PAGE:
At nine o'clock on June evenings (ten o'clock daylight savings time), face northwestward to see Leo the Lion plunging downward toward the horizon. Leo's bright alpha star, Regulus, is due west. The Great Bear, Ursa Major, most recognizable by the star group within its boundaries called the Big Dipper, is about halfway up the northwestern sky.
The northeastern part of the sky is dominated by the three bright stars of the Summer Triangle: Vega, the alpha star in Lyra (the Lyre), is highest; Deneb, the alpha star in Cygnus (the Swan) is toward the northeast; and Altair, the alpha star in Aquila, the Eagle, is somewhat lower and toward the east. Below and to the left of Altair is the distinctive, albeit tiny and dim, constellation Delphinus, which really does look like a tiny dolphin leaping the waves.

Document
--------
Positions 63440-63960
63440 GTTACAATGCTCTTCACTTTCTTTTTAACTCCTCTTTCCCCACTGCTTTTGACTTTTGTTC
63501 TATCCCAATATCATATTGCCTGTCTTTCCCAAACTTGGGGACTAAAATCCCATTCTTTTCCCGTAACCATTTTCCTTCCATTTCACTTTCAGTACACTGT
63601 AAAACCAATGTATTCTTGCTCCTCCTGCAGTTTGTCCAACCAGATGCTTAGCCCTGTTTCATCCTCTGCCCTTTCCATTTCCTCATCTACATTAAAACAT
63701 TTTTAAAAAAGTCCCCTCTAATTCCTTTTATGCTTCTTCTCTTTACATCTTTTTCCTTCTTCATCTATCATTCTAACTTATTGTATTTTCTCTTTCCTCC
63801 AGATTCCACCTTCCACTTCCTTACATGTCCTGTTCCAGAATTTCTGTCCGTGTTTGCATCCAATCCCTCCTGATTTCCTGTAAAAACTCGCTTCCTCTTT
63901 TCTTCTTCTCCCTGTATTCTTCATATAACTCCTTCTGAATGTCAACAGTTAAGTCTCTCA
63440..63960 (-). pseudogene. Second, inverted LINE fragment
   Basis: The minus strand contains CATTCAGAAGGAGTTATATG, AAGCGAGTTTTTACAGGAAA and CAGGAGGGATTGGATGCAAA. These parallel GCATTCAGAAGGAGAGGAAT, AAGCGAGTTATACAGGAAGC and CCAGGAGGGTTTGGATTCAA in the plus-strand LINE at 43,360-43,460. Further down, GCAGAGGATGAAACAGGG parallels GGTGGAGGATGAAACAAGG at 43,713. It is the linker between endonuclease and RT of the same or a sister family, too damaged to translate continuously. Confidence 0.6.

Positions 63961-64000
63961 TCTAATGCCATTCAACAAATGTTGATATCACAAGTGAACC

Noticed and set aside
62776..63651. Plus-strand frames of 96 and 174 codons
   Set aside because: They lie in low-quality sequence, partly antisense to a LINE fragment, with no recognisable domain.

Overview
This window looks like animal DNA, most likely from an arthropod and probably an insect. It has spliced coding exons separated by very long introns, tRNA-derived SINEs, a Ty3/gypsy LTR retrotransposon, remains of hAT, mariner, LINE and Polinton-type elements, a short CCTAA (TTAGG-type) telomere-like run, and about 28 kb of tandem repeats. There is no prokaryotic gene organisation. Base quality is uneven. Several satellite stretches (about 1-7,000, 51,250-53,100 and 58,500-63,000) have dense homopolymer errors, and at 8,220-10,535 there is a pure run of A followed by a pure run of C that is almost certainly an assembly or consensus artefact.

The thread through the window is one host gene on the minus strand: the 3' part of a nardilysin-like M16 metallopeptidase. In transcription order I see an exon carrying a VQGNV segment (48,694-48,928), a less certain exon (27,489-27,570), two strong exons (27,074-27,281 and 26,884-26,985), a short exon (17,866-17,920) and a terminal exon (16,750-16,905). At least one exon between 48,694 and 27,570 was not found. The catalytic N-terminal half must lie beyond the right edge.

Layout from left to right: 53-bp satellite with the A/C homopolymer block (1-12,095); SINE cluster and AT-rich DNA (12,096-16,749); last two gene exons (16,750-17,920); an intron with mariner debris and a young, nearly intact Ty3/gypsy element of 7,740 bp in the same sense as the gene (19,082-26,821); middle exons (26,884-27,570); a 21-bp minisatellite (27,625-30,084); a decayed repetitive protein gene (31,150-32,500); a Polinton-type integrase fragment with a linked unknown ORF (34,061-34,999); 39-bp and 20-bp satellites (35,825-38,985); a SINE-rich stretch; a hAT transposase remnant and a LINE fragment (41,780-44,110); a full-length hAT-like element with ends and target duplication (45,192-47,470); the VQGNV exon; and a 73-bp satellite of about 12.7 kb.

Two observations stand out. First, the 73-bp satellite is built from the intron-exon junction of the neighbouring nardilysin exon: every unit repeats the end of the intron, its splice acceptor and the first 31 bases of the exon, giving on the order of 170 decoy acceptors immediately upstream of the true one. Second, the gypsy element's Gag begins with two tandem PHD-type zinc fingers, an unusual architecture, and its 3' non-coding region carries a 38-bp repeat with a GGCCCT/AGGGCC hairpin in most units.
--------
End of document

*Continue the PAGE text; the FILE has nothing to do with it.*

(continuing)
Low toward the north is the W of Cassiopeia, the Queen. Higher up is the Little Dipper (the constellation Ursa Minor, the Little Bear), standing vertically on its handle. The tip of the handle is Polaris, the North Star.
Face southeast to see Antares, the bright red star marking the heart of Scorpius, low in the sky. High in the southeast, near Arcturus (the orange alpha star in Bootes, the Herdsman), is the semicircle of stars called Corona Borealis, or the Northern Crown. Below the Crown to the east is the H-shape of Hercules.
Although Arcturus has just crossed the meridian into the southwestern quadrant of the sky, the rest of its constellation, Bootes, stands vertically overhead. Spica, the bright alpha star in the constellation Virgo, dominates the lower southwestern sky.